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Glasses or spectacles are frames bearing lenses worn before the eyes. Modern glasses are typically supported by pads on the bridge of the nose and by arms placed over the ears. Historical types of spectacles include the pince nez, monocle, and lorgnette.

Spectacles are also called eyeglasses in North American English, glasses in North America and Britain, and (rarely) frames or lenses. "Spectacles" is often shortened to specs. Also see usage of words for eyepieces for a more detailed examination of the different usages for these words.

Spectacles were originally made from glass, but many are now made from plastic due to the danger of breakage and the greater weight and thickness of glass lenses. Glass lenses, on the other hand, are much less susceptible to scratching.

Table of contents
1 Conditions glasses are used to correct
2 Glasses as fashion accessory
3 Other types of glasses
4 Quotations
5 See also

Conditions glasses are used to correct

Spectacles fitted with corrective lenses are a very common means of correcting focus problems such as myopia (nearsightedness, short-sightedness), and hypermetropia (farsightedness, long-sightedness). Myopic people cannot focus at long distances; people with hypermetropia cannot focus at close distances. Astigmatism is mismatched focusing horizontally and vertically. As people age they develop presbyopia which limits their ability to focus on nearby objects. None of these conditions is considered a disease.

Spectacles can be very simple. Magnifying lenses for reading that are used to treat mild hypermetropia and presbyopia can be bought off the shelf, but most spectacles are made to a particular prescription, based on degree of myopia or hypermetropia combined with astigmatism. Lenses can be ground to specific eyes, but in most cases standard off-the-shelf prescriptions suffice, but require custom-fitting to particular frames.

As people age, their ability to focus is lessened and many come to need multiple-focus lenses, bifocal or even trifocal to cover all the situations in which they use their sight.

Traditional multifocal lenses have two or three distinct viewing areas, each requiring a conscious effort of refocusing. These were originally separate lenses, as invented by Benjamin Franklin, an early eyeglass-wearing celebrity.

Some modern multifocal lenses give a smooth transition between these lenses, unnoticeable by most wearers. Other spectacles wearers sometimes have lenses specifically intended for use with computer monitors at a fixed distance. On the other hand, many people simply have several pairs of spectacles, one for each task or distance.

Glasses as fashion accessory

Spectacles are often regarded as unattractive, and many people prefer to wear contact lenses for that reason. Contact lenses also provide much improved peripheral vision.

On the other hand, many people are attracted to people who wear spectacles, and spectacles are available in a very wide range of styles, materials, and even designer labels.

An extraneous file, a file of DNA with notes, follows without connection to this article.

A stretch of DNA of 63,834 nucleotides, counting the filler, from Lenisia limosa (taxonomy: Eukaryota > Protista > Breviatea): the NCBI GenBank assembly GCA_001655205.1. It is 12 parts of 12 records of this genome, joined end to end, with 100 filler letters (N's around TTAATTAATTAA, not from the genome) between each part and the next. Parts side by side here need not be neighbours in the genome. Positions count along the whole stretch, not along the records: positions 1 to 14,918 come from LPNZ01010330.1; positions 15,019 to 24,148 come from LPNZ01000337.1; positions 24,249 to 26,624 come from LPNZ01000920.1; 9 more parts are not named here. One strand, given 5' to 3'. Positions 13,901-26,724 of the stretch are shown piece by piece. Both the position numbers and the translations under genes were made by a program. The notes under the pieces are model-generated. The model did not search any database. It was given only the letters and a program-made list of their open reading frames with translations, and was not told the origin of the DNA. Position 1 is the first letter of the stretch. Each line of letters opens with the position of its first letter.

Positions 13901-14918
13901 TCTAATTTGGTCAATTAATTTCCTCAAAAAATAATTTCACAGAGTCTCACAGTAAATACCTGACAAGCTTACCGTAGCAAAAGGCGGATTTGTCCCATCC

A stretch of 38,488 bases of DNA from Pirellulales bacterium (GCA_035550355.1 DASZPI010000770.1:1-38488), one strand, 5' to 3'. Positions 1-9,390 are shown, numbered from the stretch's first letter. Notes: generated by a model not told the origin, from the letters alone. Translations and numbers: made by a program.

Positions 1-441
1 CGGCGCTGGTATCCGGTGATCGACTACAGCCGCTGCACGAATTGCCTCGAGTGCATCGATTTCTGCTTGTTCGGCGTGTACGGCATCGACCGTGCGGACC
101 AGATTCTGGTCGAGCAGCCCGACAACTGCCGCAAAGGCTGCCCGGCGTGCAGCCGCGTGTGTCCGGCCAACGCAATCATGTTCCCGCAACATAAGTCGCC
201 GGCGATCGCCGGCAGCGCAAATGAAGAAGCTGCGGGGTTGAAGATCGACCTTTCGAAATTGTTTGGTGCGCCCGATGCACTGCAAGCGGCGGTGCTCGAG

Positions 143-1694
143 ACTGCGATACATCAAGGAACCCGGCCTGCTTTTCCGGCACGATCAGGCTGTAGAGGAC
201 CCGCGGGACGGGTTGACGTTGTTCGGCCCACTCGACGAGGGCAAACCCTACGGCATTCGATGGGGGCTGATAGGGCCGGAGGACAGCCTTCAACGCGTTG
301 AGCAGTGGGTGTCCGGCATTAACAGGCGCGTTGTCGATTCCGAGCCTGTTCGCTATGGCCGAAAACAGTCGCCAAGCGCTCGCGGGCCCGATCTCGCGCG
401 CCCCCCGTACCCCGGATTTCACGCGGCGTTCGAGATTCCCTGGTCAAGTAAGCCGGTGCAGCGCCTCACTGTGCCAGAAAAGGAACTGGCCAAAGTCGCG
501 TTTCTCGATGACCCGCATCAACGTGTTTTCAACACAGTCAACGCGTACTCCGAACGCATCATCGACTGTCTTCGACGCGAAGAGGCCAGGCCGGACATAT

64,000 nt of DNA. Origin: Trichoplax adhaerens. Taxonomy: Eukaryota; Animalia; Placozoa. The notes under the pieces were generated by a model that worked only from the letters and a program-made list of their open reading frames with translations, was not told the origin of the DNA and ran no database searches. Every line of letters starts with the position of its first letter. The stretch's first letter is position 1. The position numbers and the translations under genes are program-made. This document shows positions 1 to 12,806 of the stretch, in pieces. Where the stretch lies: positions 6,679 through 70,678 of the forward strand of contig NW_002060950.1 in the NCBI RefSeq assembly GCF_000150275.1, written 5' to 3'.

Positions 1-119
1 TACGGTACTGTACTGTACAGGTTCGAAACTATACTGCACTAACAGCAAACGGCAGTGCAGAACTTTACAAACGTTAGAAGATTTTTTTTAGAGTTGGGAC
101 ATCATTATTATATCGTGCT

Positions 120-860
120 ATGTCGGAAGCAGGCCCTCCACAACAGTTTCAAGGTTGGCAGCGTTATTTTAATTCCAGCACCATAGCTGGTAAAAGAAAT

Spectacles can be a major part of personal expression, from the extravagance of Elton John and Dame Edna Everage, from Groucho Marx to John Denver all the way to the varied professional personas of eyeglass-wearing knowledge workers.

For some celebrities, spectacles form part of the identity. American Sen. Barry Goldwater continued to wear lensless horn-rimmed spectacles after being fitted with contact lenses because he was not recognizable without his trademark spectacles. Drew Carey continued to wear glasses for the same reason after getting corrective laser eye surgery. British comedic actor Eric Sykes, who became profoundly deaf as an adult, wears spectacles that contain no lenses, but are in fact a bone-conducting hearing aid.

In popular culture, spectacles were all the disguise Superman and Wonder Woman needed to hide in plain view as alter egos, Clark Kent and Diana Prince, respectively.

Halo effect refers to the stereotype that the wearers of spectacles are intelligent or, especially in teen culture, even geeks. This is conception rooted in that the first people to wear spectacles were those who did a lot of reading in an era when most people were illiterate.

Other types of glasses

Other kinds of spectacles include tinted protective lenses, ranging from sunglasses, which protect the eye from glare and ultraviolet radiation, to specialized units that protect against extreme brightness and are used for welding and viewing eclipses.

Prescription sunglasses (term used by most laymen) or sun-spectacles (the term used by some optometrists), which combine protection from bright light with vision correction, have become fairly common. Some spectacles have photo-sensitive lenses that darken as the light grows brighter. They are sunglasses and indoor spectacles in one.

There are also safety spectacles which are made of rigid plastic and designed to protect the eyes from flying objects. Some of these may have a prescription as well.

Spectacles fitted with differently coloured or polarized lenses can be used to view three-dimensional images.


When you're a kid that sees through plastic
With a harness of elastic
So the girls all think you're icky
And the boys all think you're queer

See also